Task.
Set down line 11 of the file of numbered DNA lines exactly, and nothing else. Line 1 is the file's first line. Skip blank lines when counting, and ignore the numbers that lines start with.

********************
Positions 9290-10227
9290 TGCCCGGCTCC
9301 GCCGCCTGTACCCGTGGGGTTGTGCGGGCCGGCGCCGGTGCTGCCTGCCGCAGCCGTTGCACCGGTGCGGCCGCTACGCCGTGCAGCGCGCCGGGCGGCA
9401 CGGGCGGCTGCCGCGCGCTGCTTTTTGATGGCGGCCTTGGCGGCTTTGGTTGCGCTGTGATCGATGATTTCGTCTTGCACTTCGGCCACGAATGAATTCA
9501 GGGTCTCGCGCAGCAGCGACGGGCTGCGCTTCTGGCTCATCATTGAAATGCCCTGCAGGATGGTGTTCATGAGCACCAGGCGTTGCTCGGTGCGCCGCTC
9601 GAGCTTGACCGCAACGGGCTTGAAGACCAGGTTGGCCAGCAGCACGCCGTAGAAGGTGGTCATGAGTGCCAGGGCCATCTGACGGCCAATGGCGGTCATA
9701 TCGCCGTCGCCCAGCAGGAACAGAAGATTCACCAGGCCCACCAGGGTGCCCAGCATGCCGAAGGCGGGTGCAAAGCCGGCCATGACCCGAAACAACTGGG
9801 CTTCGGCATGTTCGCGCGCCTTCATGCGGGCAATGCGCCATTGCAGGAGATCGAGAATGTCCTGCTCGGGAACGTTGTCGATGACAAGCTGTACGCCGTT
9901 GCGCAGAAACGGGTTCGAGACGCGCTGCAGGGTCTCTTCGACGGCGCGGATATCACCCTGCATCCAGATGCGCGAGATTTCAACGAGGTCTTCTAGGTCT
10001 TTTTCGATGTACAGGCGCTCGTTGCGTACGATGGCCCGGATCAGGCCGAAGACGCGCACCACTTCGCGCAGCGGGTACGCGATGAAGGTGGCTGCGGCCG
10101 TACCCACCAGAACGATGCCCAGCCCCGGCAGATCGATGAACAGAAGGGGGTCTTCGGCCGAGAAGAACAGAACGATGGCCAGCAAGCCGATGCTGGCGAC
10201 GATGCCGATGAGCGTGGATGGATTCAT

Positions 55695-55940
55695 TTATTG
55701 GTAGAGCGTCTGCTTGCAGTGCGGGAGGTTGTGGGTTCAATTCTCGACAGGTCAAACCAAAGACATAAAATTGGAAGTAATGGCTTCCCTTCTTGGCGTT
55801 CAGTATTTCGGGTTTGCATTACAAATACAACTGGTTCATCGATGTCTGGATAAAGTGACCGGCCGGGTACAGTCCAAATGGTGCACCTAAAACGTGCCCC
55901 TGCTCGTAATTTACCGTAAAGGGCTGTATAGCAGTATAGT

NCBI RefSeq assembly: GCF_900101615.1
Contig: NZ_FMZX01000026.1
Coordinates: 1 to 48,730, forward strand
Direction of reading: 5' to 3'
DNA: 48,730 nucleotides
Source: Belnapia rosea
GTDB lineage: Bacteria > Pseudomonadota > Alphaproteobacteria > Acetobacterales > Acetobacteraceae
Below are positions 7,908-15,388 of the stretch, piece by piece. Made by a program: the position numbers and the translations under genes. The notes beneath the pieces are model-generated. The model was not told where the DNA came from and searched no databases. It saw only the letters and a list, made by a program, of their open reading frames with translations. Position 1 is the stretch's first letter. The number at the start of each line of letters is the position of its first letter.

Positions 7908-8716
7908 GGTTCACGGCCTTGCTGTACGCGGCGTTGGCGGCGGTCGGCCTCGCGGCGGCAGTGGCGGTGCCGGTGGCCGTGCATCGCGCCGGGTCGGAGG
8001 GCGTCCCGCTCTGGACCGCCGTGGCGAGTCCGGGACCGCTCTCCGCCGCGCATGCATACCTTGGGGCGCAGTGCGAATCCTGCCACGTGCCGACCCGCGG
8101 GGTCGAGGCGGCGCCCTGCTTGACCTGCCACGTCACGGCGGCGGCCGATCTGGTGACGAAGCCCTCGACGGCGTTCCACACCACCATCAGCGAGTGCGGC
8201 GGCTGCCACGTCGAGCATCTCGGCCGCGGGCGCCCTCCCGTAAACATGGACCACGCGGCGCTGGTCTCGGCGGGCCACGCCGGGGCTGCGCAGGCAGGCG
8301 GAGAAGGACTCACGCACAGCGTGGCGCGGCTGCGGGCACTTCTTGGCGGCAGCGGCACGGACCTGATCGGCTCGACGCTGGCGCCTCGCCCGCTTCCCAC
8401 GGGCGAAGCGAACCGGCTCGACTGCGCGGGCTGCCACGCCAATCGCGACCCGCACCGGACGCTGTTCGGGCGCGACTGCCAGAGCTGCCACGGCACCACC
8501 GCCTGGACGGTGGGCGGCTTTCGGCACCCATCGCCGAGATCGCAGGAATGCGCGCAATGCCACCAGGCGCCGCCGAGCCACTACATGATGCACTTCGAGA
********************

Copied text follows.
10101 TACCCACCAGAACGATGCCCAGCCCCGGCAGATCGATGAACAGAAGGGGGTCTTCGGCCGAGAAGAACAGAACGATGGCCAGCAAGCCGATGCTGGCGAC